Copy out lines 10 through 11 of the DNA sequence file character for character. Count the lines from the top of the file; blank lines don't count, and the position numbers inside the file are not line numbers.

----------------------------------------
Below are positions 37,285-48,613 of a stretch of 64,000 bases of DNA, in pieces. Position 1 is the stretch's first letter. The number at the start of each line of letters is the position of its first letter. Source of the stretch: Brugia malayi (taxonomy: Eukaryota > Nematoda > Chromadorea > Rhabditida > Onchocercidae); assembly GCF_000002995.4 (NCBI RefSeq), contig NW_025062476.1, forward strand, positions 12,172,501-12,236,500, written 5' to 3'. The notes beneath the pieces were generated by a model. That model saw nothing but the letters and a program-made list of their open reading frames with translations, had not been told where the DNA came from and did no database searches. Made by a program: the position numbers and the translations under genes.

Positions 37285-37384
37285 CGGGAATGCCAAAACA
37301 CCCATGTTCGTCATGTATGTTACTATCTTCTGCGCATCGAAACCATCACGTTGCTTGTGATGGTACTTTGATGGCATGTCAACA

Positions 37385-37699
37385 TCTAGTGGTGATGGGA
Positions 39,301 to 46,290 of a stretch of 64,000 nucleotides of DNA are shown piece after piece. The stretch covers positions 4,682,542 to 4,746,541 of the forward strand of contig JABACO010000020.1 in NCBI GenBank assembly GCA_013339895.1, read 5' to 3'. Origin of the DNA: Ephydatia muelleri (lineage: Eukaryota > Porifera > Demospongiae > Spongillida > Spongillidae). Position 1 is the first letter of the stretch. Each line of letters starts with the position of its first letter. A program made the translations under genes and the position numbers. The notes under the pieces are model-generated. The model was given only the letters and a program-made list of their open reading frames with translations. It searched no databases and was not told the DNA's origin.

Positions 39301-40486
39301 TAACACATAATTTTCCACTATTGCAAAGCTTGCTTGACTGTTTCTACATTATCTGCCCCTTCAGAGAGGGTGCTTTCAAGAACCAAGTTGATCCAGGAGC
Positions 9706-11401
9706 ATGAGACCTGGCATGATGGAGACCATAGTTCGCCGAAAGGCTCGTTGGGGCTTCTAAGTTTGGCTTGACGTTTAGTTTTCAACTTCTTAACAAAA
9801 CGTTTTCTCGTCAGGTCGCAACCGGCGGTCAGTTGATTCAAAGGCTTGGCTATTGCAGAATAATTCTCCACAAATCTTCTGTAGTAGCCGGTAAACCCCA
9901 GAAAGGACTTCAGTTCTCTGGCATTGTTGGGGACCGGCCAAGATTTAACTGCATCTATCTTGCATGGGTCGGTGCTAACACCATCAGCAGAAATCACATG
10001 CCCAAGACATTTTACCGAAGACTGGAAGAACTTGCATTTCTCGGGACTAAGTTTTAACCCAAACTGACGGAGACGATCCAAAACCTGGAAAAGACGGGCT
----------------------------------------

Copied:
Positions 9706-11401
9706 ATGAGACCTGGCATGATGGAGACCATAGTTCGCCGAAAGGCTCGTTGGGGCTTCTAAGTTTGGCTTGACGTTTAGTTTTCAACTTCTTAACAAAA